Wednesday, July 20, 2011

Book Review: Sylvia & Aki, by Winifred Conkling (Tricycle Press, 2011)

Recommended for ages 8-12.

In her first work for young people, author Winifred Conkling brings to light an important but little known story in our nation’s civil rights history. Several years before Brown v. Board of Education, third-grader Sylvia Mendez wanted nothing extraordinary--just the right to attend her neighborhood school rather than a “Mexican” school near her family’s farm in Westminster.  Her family challenged the policy in court, leading the way to a landmark school desegregation case that would pave the way to the abolition of school segregation nationwide.  

Conkling weaves Sylvia’s story with that of Aki Munemitsu; Sylvia is living in Aki’s house and farm, since Aki’s family was sent away to an internment camp in Arizona becaue of the war.  Sylvia discovers that Aki has left behind her beautiful Japanese doll, whom Sylvia names Keiko, and Keiko becomes the friend of Sylvia’s Mexican doll Carmencita.  Sylvia wonders if she will ever meet the girl who owns Keiko, and whether they might be friends some day.

The book’s chapters alternate between telling the story of the two girls.  We discover how Aki’s world changes overnight with the bombing of Pearl Harbor and the beginning of whispers and prejudices from their neighbors.  Aki has to hide her Japanese doll, hoping it will still be there when the war is over.  Aki and her family are sent to Poston, 250 miles away in the Arizona desert where the flimsy barracks didn’t keep out the summer heat or the winter chill.  

Sylvia is forced to go to a second-rate “Mexican” school, rather than the beautiful school in her neighborhood.  Her father was ignored when he complained and sent letters; but when he decided in 1945 to sue the school system, it was about more than just Sylvia and her family.  Something bigger was underway, not just for Sylvia but for children she would never meet.  “Her father said, ‘Sylvia, there cannot be justice for one unless there is justice for all.’”  

The author takes us inside the courtroom for the trial, as Sylvia’s father’s attorney questions one of the Orange County school superintendants.  This section is drawn almost entirely from court records.  His responses seem shocking to us now, but of course were indicative of the attitudes of many people at that time (i.e. he considered the Mexican children to be inferior to whites in regard to everything from personal hygiene to scholastic ability).    

In the epilogue, Sylvia graduates from high school, proud of what her father had done not only for her but for Mexican students across California.  An afterword provides additional notes about both the Mendez family and the Munemitsu family, Japanese internment camps, as well as on the end of school segregation in America and the nationwide impact of the Mendez case, particularly on Brown v. Board of Education of Topeka ruling in 1955.  The book also includes a bibliography as well as suggestions for further reading.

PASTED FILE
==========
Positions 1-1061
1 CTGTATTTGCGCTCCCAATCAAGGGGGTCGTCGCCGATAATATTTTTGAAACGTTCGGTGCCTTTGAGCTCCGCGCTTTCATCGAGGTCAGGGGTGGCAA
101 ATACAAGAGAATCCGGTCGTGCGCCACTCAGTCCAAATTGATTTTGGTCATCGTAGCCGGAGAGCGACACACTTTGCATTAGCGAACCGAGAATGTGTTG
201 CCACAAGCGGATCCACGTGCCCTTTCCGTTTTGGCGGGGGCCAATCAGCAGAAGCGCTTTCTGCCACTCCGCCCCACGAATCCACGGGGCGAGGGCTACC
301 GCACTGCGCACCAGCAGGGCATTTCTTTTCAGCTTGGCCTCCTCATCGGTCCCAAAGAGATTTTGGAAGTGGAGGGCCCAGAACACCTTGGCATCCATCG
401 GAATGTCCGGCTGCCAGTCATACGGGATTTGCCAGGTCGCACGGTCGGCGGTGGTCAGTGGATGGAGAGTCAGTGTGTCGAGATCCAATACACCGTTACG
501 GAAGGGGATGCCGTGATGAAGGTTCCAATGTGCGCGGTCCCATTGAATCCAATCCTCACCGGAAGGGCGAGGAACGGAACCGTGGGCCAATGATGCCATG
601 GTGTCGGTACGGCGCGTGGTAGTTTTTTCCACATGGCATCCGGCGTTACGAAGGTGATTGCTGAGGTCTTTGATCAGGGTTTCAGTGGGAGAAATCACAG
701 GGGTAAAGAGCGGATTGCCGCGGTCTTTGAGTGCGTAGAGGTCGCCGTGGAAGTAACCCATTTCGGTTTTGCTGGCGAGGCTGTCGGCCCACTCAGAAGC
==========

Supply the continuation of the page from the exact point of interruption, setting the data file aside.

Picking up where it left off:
This is a sensitively written novel that is well suited for elementary school students.  The author covers not only the prejudice toward the Mexican American community in California, but also the prejudice toward Japanese Americans because of the war.  These two themes dovetail very well together, and enrich the narrative as well as providing ample fodder for discussion if this book is used in class or for home schoolers.  I loved the moving cover illustration from award-winning illustrator Raul Colon, whose distinctive style you may recognize from his many picture books (including Pat Mora’s Dona Flor and Frank McCourt’s Angela and the Baby Jesus).  

In 2010, Sylvia Mendez was honored for her work as a civil rights pioneer with the nation’s highest civilian medal, the Presidential Medal of Honor.  At the ceremony in 2011, President Obama remarked, ““She has made it her mission to spread her message of tolerance and opportunity to children of all backgrounds and all walks of life.”  

There are many resources on-line to learn more about this important civil rights case.  An excellent blog, Mendez v. Westminster Case, contains a summary of the case, lesson plans, website links, research references, media recommendations, photographs and an historical analysis.To listen to an interview with Sylvia Mendez conducted by her sister, check out the Storycorps website.  

In addition, those wanting to learn more about this case can consult the recently published book Mendez v. Westchester:  School Desegregation and Mexican American Rights, by Philippa Strum (University Press of Kansas, 2010)

Disclosure:  Review copy provided by publisher.


Charlotte said...

This sounds like a good one--I'll add it to my list!

Allison said...

Oh wow, I'm so glad you reviewed this! It wouldn't have come onto my radar as I focus on teen lit for my job as a YA librarian, but I really want to read this and make sure my library buys a copy-- I'm in Orange County, so the Sylvia Mendez story is important for our collection from a local interest perspective. And Japanese-American history is a personal interest of mine, so I've really got to read this. Thanks for posting about it!

shelf-employed said...

This one's been sitting on my desk with other must-reads. I'd better get busy! Thanks, Margo.

Beverly Guzman Gallegos said...

Im very surprised that nothing is mentioned of the other families involved also Mr and Mrs. Guzman from Santa Ana who hired and atty to speak for the other families at the Santa Ana school board of education. This is just one part of this story What about Billy Jr they were willing to let him go to an all caucasion school if his parents kept their mouths shut. Mr and Mrs Mendez were also friends of the Guzmans